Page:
Mike Vitti on the Bouldergeist at Hempstead Harbor Woods

How Mountain Bikers Transformed Long Island

Photo: Victor Lopez

Mountain biking in Long Island almost never happened. These are the trail visionaries who kept fighting anyway.

When Mike Vitti started riding bikes, he was the guy that land managers hated. 

“Me and my friends, we were all motocross racers, and we were getting kicked off of trails with our motorcycles all the time,” he recalls. Today, Vitti is the president of CLIMB, Long Island’s biggest mountain biking nonprofit, but this was back in the 1970s and ’80s. Back then, motorcycles, ATVs, and dirt bikes were an epidemic on Long Island’s few green spaces. They caused massive erosion, scared off wildlife, and frightened away hikers and other users. 

Then, in the 1980s, Vitti and his friends decided to give mountain biking a try. Vitti thought it would be good cross-training for surfing (which he still considers his first love). But he didn’t expect to fall in love with biking. 
“I was like, ‘Holy cow this feels so fun it should be illegal,’” he says. The good news was that it wasn’t. The bad news was that, back then, popular opinion usually lumped in mountain bikers with motorcyclists. Hikers hated them, and mountain biking was prohibited on most trail systems. 
But Vitti and his friends loved riding, and they wanted to make sure they never got kicked off a trail with their mountain bikes the way they had on their motorcycles. So, in 1990, they incorporated as a nonprofit, the Concerned Long Island Mountain Bikers (CLIMB). Vitti, who has a background in design, construction, and landscaping, got involved with CLIMB a few years later. At first, he just promised to help out with some trail building and erosion management projects. Then, he got really into it.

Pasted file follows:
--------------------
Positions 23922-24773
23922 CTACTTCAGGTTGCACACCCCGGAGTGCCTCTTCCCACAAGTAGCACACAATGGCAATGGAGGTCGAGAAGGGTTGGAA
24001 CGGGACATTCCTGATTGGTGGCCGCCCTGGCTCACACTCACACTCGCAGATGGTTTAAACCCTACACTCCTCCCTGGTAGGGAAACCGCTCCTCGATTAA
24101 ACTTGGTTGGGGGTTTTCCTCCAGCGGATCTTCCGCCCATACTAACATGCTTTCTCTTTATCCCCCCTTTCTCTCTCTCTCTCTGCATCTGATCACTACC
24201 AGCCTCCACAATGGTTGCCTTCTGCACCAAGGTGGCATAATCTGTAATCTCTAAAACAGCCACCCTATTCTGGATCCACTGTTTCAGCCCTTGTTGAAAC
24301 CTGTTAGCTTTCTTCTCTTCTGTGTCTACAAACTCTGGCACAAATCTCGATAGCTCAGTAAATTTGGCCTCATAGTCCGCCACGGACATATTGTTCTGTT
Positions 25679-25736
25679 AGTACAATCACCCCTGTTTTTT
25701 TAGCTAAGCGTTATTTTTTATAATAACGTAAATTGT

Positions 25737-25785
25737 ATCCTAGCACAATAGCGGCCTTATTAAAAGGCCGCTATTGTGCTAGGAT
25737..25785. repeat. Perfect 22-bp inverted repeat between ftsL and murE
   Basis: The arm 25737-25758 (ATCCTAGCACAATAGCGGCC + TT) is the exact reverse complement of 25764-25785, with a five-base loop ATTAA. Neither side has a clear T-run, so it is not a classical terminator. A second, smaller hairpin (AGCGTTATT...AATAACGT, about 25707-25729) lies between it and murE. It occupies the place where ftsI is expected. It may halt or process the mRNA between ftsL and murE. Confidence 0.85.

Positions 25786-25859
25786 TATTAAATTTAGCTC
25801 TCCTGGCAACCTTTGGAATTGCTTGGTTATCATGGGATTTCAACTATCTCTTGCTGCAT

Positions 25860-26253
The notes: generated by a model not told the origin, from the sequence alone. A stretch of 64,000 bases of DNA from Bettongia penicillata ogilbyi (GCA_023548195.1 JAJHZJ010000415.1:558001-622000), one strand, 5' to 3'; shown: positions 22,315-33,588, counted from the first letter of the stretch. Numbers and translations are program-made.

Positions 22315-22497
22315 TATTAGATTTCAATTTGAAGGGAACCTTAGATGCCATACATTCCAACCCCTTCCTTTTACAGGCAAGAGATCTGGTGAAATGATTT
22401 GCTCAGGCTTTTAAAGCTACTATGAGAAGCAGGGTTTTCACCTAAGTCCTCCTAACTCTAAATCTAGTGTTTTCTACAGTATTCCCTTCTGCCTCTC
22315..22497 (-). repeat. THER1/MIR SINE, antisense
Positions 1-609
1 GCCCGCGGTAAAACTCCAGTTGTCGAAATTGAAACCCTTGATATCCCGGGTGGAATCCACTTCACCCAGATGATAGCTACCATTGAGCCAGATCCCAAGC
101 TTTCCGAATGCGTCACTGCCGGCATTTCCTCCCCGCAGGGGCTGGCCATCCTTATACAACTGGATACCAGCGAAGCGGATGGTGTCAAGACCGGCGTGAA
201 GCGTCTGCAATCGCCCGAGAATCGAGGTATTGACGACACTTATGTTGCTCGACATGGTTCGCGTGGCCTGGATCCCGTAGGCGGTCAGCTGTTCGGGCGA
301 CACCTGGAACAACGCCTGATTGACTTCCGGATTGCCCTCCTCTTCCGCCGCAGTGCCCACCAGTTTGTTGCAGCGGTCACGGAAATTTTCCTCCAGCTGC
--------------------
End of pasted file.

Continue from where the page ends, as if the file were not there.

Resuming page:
“I went to the International Mountain Biking Association summits every two years, and started going to these sustainable design classes,” Vitti says. He began to realize that trail designers had the ultimate control over trail use. They had the power to both protect the local environment and completely shape the character and use of a landscape. 

“The problem with our trails on Long Island was they were either made by wild animals that hunters would follow, or they were made by teenagers on motorcycles or ATVs,” he says. “So we basically had wild animals and teenagers designing our trails, which is pretty much the same thing.” 

Mike Vitti on the Bouldergeist at Hempstead Harbor Woods Photo: Victor Lopez

Shaping a Vision

Vitti, on the other hand, had a gift for totally reimagining a place. He could look at the rolls and lumps of the ground and picture a thousand possibilities. Instead of doing what most trail builders do—which is lay trail along the path of least resistance—his visions would ignore the trees and foliage altogether. 

“If you build a trail around the plants, it’s going to suck,” he says. “So, we make trails according to the topography, and try to make it as much of a rollercoaster as possible.” Over time, Vitti developed an eye for routes that wouldn’t just be fun, they’d be erosion-resistant even under heavy use. He channeled his experience as a surfer to design trails that would mimic the rolls and twists of the waves he loved. He also leveraged his time spent racing motocross events.